water tank going get one road on the mauka side.”
I drove back and noticed the driveway where I met the young man in the
black pick-up truck. I drove in about a quarter of a mile and noticed
trucks and cars parked along the roadside. I was relieved and Hanu
Out in what one would assume to be the middle of nowhere was a tent filled
with family and friends who gathered around tables. A barbeque
was going. Children were running around. Others were still
I saw the young man whom I had met in the black pick-up truck. I smiled and said, “I was looking for Uncle Chunga.” “Oh,” he said smiling back. “Sorry.”
“That’s okay,” I replied.
I greeted Uncle Chunga and then went over to see Auntie Jane. Those
who were at Waiohuli were out in the field that day in Kaupō and it occurred
to me that the bonds of family and friends in a community like Kaupō are very,
Auntie sat there amid those who had gathered and had a commanding view
of the guests who had come. I began to sense then why she was known
as the Mama of Kaupō.
I received a call a few weeks ago that Auntie Jane was at Hale Makua in
Kahului, a home care facility for those needing to undergo physical rehabilitation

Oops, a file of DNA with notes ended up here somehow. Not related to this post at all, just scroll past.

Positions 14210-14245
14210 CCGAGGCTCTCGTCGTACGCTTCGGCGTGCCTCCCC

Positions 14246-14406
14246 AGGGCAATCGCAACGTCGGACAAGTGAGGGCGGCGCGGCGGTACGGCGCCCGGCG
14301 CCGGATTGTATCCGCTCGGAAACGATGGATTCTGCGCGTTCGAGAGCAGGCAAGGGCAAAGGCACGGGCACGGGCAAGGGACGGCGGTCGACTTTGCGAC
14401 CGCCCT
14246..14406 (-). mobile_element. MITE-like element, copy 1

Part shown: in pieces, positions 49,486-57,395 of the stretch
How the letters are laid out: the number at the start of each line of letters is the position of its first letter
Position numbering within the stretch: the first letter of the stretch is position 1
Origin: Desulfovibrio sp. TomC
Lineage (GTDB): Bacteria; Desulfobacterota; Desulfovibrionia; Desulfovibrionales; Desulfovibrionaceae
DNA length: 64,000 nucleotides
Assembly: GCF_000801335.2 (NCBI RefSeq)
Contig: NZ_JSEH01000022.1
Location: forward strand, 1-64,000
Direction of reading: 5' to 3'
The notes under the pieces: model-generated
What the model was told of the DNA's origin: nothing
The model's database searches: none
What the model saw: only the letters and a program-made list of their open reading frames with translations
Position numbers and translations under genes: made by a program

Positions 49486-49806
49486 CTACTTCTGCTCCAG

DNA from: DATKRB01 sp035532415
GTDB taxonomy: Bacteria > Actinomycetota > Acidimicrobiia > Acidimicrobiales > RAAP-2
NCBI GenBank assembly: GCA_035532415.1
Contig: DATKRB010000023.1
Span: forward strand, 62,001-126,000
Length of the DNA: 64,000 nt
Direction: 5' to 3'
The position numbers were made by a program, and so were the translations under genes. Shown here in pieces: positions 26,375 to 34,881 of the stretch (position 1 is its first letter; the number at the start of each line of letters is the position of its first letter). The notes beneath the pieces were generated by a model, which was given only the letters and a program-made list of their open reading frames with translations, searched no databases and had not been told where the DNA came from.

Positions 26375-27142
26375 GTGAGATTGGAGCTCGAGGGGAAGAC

and for those who need 24-hour care. Auntie was not doing well. She
was now bedridden.
Despite her declining health her strength of presence remained evident. “I
thought I had more time,” she said, “But the doctors told me some stuff. No
can do nothing. I just wish I had more time.”
Without hesitation she continued, “I worry about my husband and son. I
told Harry that he was going to have to help his father. I made
him promise he would do that.”
Auntie wanted more time, not for herself, but more time so she could
say to those whom she loved to make things right. What I value
in knowing Auntie Jane is what I shared with you not so long ago about
someone else. But I will say this of Auntie Jane as well: What
is important for us to remember is not how we die but how we live.
At her memorial service on Friday, Auntie Barbara Apo told stories about who Auntie Jane was and who she loved. If someone was down and out on their luck, Auntie took them in.
If someone needed some food, she would give them whatever
she had even if it meant slipping a can of tomato sauce out the back
kitchen door without letting Uncle Chunga know.
She took in those whom others would turn away. It didn’t matter if they were lepo or clean.